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September 29, 2015

Latest Posts from Economist's View

Posted: 29 Sep 2015 01:05 AM PDT
Sharun Mukand and Dani Rodrik at Vox EU:
The political economy of liberal democracy, Vox EU: There are more democracies in the world today than non-democracies, according to data from Polity IV.1 Yet, few of those are what we would call liberal democracies – regimes that go beyond electoral competition and protect the rights of minorities, the rule of law, and free speech and practice non-discrimination in the provision of public goods.
Hungary, Ecuador, Mexico, Turkey, and Pakistan, for example, are all classified as electoral democracies by the Freedom House.2 But in these and many other countries, harassment of political opponents, censorship or self-censorship in the media, and discrimination against minority ethnic/religious groups run rampant. Fareed Zakaria coined the term 'illiberal democracy' for political regimes such as these that hold regular elections but routinely violate rights (Zakaria 1997). More recently, political scientists Steve Levitsky and Lucan Way (2010) have used the term 'competitive authoritarianism' to describe what they view as hybrid regimes between democracy and autocracy.
Democracy developed in Western Europe out of a liberal tradition that emphasized individual rights and placed limits on state coercion (Ryan 2012, Fawcett 2014, Fukuyama 2014). In Britain, France, Germany, and even the US, mass enfranchisement arrived only after liberal thought had become entrenched. Most of the world's new democracies, by contrast, emerged in the absence of a liberal tradition and did little to foster one. As the shortcomings of these democracies have become more evident, it has become commonplace to talk about a 'democratic recession' (Diamond 2015). ...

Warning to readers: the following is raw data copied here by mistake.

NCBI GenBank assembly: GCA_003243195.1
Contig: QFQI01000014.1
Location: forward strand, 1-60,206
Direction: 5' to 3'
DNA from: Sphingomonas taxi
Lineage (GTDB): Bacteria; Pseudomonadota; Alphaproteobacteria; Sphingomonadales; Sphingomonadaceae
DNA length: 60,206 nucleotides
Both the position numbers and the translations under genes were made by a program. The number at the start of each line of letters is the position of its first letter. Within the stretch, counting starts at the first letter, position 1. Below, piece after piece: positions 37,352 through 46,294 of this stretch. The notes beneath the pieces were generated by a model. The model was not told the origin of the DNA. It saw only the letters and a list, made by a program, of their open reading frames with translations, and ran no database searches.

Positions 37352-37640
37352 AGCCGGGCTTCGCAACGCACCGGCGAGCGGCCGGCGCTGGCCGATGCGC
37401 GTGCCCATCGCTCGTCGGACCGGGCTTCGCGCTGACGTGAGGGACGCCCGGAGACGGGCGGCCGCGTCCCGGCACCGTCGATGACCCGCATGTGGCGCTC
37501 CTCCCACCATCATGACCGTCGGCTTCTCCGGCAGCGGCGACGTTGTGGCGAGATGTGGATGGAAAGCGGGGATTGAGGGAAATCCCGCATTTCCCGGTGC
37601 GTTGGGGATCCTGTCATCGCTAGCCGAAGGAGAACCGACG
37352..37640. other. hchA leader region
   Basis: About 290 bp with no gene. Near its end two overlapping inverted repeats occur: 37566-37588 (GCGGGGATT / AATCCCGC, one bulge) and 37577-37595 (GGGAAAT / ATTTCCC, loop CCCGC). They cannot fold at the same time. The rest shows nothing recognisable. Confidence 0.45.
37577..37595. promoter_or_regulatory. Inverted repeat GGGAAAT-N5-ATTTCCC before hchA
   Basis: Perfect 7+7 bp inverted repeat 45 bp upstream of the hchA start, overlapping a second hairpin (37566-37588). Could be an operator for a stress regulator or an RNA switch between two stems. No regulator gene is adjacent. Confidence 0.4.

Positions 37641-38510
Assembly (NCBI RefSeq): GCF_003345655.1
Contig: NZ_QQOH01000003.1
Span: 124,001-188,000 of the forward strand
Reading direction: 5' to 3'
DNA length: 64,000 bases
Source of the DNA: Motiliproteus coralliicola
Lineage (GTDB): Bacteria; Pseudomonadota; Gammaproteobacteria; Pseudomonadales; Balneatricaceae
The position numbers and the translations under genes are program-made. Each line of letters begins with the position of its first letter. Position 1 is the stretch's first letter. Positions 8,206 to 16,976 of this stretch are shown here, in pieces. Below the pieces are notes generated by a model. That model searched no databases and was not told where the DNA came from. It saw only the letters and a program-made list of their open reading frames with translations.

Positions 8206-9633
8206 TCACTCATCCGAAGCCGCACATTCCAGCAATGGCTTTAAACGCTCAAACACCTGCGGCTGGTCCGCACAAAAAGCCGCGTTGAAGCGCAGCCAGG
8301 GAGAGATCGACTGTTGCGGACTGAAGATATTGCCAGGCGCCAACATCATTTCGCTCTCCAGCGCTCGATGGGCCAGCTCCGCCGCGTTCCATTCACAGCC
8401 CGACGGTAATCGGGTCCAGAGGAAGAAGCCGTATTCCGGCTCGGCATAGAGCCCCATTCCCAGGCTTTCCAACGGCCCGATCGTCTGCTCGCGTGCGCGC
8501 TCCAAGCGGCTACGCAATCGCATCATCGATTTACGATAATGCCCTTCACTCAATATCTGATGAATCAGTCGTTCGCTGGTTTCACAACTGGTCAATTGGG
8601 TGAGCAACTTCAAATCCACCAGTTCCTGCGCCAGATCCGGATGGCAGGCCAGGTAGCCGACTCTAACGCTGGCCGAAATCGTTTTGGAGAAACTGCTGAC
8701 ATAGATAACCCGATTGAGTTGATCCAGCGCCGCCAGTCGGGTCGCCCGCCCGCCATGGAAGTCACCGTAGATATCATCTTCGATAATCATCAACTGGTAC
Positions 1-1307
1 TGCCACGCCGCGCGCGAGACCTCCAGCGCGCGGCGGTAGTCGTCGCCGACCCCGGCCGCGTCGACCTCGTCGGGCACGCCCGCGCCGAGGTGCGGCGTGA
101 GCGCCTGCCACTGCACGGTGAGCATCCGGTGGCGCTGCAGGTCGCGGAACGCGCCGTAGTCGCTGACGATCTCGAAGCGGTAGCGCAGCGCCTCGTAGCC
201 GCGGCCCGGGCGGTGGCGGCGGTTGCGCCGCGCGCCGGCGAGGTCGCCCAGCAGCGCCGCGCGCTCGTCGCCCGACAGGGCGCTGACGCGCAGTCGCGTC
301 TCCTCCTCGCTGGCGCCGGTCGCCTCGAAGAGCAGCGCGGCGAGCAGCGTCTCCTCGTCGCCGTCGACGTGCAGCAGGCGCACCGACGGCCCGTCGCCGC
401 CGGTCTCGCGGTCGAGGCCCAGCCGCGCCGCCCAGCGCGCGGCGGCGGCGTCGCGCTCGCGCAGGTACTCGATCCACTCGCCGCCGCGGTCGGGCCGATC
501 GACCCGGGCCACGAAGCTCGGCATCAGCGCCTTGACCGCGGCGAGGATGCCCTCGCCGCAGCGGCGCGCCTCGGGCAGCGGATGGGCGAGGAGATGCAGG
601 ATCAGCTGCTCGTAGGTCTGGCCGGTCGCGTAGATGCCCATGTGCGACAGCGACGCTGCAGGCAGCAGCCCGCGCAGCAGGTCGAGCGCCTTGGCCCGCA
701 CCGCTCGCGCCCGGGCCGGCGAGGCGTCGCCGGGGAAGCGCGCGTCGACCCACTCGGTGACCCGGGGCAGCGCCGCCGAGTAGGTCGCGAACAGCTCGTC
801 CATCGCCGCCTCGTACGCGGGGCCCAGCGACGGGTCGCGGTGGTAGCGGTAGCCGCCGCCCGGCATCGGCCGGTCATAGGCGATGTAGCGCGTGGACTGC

Circumstances supporting civil rights But liberal democracies do exist, and the question is how they can ever be sustained in equilibrium. We discuss several circumstances that can mitigate the bias against civil rights in democracies.
  • First, there may not be a clear, identifiable cleavage – ethnic, religious, or otherwise – that divides the majority from the minority.
In highly homogenous societies, the 'majority' derives few benefits from excluding the 'minority' from public goods and suffers few costs from providing equal access. This may account for the emergence of liberal democracy in Sweden during the early part of the 20th century or in Japan and South Korea more recently.
  • Second, the two cleavages that distinguish the majority from the minority and the elite from the non-elite may be in close alignment.
In such a case, the elite will seek both property and civil rights as part of the political settlement with the majority. Think, for example, of the position of the white minority government in South Africa prior to the transition to democracy in 1994.
  • Third, the majority may be slender and need the support of the minority to mount a serious challenge to the elite.